#weekinreview - 8 June

A glance back over this week's primary care news, opinion, top tweets and best gaffes.


This week GP magazine splashed on the story that GPs will cancel appointments and postpone clinics on 21 June after the BMA voted to take industrial action for the first time in nearly 40 years over cuts to NHS pensions.


Top 5 articles this week

1. GPs cancelling appointments and postponing clinics for pensions industrial action

2. GPs cut workload by training patients to manage demand

3. BP checks for hypertension in QOF 'may be costly for GPs'

4. GPs face unfunded extra work during Olympics

5. BMA hits back over media outrage at GP pensions industrial action




DH plans to use NHS Choices to rate GP practices out of 10 came under fire on Twitter. GPC deputy chairman Dr Richard Vautrey (@rvautrey) tweeted:

BMA Council member and retired Manchester GP Dr kailash Chand (@KailashChandOBE) tweeted:

RCGP chairwoman Dr Clare Gerada (@clarercgp) tweeted:

BMA strategy after GPs voted for industrial action on 21 June was called into question by Dr Eric Rose (@DrAngry). He tweeted:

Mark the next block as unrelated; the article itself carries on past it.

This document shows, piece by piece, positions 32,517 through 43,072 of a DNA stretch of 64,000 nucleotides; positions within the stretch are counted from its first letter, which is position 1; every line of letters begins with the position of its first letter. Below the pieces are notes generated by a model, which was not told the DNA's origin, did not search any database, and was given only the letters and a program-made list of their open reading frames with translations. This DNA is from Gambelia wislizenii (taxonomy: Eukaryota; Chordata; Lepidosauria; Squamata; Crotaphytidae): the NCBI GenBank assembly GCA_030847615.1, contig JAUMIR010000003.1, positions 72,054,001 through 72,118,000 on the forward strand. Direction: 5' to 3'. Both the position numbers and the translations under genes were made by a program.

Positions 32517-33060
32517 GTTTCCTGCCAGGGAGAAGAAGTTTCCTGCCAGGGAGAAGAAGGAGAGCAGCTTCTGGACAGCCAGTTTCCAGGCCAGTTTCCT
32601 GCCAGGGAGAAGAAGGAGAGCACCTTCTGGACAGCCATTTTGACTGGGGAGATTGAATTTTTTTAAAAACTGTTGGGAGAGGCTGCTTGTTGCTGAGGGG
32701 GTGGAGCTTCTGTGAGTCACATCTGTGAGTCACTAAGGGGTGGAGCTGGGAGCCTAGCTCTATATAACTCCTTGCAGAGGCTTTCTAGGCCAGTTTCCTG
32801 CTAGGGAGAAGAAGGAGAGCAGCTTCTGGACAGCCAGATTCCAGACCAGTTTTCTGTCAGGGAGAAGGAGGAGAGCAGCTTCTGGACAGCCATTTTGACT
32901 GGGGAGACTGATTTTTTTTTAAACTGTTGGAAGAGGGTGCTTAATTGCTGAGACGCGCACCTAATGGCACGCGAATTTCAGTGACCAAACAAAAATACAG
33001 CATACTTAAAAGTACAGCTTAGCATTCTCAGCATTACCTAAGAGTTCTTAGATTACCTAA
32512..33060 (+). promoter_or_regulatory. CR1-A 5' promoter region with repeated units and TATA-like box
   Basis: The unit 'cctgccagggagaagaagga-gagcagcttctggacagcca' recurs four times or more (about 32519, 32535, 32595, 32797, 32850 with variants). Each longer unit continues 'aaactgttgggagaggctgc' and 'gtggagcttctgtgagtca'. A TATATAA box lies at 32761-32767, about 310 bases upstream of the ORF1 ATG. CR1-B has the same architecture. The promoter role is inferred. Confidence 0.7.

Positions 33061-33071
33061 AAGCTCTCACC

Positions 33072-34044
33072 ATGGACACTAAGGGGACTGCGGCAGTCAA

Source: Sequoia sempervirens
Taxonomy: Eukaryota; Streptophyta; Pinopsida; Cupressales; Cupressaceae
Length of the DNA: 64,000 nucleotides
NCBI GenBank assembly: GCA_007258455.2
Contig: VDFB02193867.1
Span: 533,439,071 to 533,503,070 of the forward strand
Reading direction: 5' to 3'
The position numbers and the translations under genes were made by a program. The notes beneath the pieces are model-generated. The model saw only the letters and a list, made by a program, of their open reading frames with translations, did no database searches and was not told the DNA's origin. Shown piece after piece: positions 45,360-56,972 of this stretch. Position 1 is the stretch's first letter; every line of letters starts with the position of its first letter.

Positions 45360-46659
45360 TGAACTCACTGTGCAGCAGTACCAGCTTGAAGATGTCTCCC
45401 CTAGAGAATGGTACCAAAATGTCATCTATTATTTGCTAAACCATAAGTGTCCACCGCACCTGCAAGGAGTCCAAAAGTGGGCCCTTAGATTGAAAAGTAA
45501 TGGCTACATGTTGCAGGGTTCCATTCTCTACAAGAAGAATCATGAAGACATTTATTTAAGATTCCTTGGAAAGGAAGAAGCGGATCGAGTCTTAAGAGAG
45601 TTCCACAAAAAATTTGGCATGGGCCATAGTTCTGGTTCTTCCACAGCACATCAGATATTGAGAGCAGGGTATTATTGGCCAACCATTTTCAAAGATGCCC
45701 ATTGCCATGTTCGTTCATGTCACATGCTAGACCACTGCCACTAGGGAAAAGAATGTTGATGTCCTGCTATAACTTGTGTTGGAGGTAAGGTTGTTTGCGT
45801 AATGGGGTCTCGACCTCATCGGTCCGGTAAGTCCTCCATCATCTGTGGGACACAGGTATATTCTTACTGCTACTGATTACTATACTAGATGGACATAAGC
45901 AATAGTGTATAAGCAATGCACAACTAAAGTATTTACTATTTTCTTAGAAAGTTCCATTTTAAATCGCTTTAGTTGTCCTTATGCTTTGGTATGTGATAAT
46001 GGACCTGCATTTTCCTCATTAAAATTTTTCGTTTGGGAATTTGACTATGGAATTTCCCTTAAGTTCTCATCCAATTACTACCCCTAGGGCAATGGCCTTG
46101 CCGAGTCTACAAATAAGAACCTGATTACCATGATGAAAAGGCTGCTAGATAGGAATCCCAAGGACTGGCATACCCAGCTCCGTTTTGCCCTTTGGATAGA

NHS commentator Roy Lilley (@RoyLilley) predicts humiliation for the BMA (‘British Moaners’ Association’) on pensions industrial action.

The National Association of Primary Care and NHS Alliance have been divisive forces during the passage of the Bill. They are likely to merge and attempt to recover an inclusiveness that is desperately needed. A new organisation will emerge.'





Labour's shadow health minister Lord Phil Hunt blogged on why ministers should halt the implementation of the Health and Social Care Act. He wrote:

Part of the problem is that ministers have still to put a mass of secondary legislation through parliament. Much of the detail on the operation of clinical commissioning groups (CCGs), including their establishment and the all important governance issue, need to be agreed.

The biggest issue will be dealing with potential conflicts of interest. CCGs will have huge budgets and many will want to use them to continue Labour’s policy of boosting local community health services.'

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